New legislation will soon be introduced to the United Kingdom by the Online Harms Bill, which is aimed towards providing more power to the Office of Communications (OfCom). The OfCom is the UK’s communications regulator that focuses on regulating broadcasting, telecommunications, and postal industries.
The main objective of introducing the bill is to regulate and protect internet activities, such as gaming and social media usage.
The OfCom will be given the power to hold online organizations responsible for protecting people from harmful content and ensure that such content is immediately removed.
In the wake of the bill proposal, the Betting and Gaming Council is encouraging the UK government to include a part within the legislation that regulates or restrains the black market gambling activities by unregulated firms.
According to reports, more than ¼ of gambling operators in the UK market are unlicensed and potentially endanger vulnerable individuals, including children.
It is estimated that the gambling black market is worth roughly one and a half billion pounds. This is because unlicensed and unregulated operators are able to access the British audience through search engines and social media. Age verification measures via those channels are poor and lack enough checking.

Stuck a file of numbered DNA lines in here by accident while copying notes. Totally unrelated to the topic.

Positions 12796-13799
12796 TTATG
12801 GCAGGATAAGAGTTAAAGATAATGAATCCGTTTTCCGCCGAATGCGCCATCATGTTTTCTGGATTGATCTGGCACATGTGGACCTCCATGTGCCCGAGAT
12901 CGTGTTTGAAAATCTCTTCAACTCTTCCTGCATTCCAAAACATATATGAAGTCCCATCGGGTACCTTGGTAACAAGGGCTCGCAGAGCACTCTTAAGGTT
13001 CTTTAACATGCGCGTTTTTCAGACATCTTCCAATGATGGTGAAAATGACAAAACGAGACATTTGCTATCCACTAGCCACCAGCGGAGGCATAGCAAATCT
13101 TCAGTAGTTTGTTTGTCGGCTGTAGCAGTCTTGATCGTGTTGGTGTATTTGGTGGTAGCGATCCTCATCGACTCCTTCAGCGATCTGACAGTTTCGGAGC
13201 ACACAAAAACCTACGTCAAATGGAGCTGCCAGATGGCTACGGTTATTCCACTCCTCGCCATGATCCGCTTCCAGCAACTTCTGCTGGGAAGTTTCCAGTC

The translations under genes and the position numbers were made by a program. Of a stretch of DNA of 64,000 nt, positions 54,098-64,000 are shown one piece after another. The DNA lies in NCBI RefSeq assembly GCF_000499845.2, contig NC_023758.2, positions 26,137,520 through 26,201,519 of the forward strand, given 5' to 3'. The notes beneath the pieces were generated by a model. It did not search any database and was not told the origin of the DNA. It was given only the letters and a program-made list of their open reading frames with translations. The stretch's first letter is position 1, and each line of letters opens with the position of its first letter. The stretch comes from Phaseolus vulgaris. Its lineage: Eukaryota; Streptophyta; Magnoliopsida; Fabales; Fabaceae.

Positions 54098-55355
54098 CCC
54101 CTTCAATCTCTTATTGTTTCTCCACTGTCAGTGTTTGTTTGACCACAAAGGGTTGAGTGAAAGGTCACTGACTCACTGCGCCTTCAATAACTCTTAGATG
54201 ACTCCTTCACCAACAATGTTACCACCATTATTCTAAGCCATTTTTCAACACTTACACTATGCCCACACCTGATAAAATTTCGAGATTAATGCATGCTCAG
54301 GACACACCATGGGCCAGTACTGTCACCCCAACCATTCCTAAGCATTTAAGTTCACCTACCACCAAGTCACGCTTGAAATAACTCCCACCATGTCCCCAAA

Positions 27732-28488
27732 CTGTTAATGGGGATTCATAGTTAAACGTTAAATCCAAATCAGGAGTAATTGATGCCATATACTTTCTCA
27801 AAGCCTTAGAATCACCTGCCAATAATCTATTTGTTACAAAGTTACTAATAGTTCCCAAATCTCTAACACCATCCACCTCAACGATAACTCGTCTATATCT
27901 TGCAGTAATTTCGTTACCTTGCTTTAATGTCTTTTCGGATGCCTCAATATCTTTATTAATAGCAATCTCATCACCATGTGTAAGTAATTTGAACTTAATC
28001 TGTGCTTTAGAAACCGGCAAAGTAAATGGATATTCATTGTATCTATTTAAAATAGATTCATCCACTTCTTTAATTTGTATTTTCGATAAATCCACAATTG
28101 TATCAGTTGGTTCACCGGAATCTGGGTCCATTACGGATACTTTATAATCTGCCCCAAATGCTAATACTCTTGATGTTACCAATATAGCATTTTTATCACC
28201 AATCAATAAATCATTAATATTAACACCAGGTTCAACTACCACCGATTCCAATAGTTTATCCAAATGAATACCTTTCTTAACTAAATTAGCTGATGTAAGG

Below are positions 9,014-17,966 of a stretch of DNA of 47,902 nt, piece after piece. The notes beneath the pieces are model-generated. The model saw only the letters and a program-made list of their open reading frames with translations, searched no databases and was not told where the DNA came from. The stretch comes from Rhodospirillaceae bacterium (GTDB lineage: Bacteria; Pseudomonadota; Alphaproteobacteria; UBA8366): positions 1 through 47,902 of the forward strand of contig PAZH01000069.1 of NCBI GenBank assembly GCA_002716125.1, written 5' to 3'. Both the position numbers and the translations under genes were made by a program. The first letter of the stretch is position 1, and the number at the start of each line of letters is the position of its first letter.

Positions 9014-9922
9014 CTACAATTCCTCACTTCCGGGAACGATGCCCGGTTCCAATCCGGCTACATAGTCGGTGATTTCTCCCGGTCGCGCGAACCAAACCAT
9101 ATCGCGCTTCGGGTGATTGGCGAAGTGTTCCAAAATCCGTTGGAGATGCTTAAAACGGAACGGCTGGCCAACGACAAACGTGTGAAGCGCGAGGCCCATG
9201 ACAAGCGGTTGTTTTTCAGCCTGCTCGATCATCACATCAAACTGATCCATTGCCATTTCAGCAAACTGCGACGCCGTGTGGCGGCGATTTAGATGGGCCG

Michael Dugher, Betting and Gaming Council Chief Executive, commented on the figures saying, “Search platforms are promoting black-market gambling operators for profit, putting the British customers, including children, at risk. None of the UK’s strict licensed safeguards are in place on these illegal sites.”
Dugher compared legal and illegal gambling operators saying, “Regulated bookies and online operators have a strict zero-tolerance approach to underage gambling, yet unlicensed operators are free to prey on vulnerable consumers. We welcome the Government’s Online Harms Bill. But it also provides the Government with a chance to clamp down on the black market and help protect punters who want a flutter in a safe environment.”
According to reports, around 200,000 Brits have used black market gambling operators in the past year and over 20 million IP hits have visited unlicensed online gambling providers.